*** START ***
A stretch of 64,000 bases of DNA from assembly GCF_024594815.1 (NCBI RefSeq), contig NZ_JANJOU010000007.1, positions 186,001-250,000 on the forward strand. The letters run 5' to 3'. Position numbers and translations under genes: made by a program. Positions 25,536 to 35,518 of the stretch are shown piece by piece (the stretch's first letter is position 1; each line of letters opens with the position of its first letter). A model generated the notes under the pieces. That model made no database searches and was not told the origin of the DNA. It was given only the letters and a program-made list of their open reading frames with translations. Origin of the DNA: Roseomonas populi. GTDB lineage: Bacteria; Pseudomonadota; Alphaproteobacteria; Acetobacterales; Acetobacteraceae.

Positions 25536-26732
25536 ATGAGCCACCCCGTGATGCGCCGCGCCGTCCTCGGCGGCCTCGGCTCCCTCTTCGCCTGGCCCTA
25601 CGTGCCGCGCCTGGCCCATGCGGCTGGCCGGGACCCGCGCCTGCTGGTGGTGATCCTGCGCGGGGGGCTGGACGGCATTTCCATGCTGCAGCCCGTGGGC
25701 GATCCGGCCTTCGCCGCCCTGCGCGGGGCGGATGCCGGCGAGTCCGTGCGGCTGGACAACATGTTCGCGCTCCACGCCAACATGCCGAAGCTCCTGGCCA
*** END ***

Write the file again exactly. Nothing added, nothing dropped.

A stretch of 64,000 bases of DNA from assembly GCF_024594815.1 (NCBI RefSeq), contig NZ_JANJOU010000007.1, positions 186,001-250,000 on the forward strand. The letters run 5' to 3'. Position numbers and translations under genes: made by a program. Positions 25,536 to 35,518 of the stretch are shown piece by piece (the stretch's first letter is position 1; each line of letters opens with the position of its first letter). A model generated the notes under the pieces. That model made no database searches and was not told the origin of the DNA. It was given only the letters and a program-made list of their open reading frames with translations. Origin of the DNA: Roseomonas populi. GTDB lineage: Bacteria; Pseudomonadota; Alphaproteobacteria; Acetobacterales; Acetobacteraceae.

Positions 25536-26732
25536 ATGAGCCACCCCGTGATGCGCCGCGCCGTCCTCGGCGGCCTCGGCTCCCTCTTCGCCTGGCCCTA
25601 CGTGCCGCGCCTGGCCCATGCGGCTGGCCGGGACCCGCGCCTGCTGGTGGTGATCCTGCGCGGGGGGCTGGACGGCATTTCCATGCTGCAGCCCGTGGGC
25701 GATCCGGCCTTCGCCGCCCTGCGCGGGGCGGATGCCGGCGAGTCCGTGCGGCTGGACAACATGTTCGCGCTCCACGCCAACATGCCGAAGCTCCTGGCCA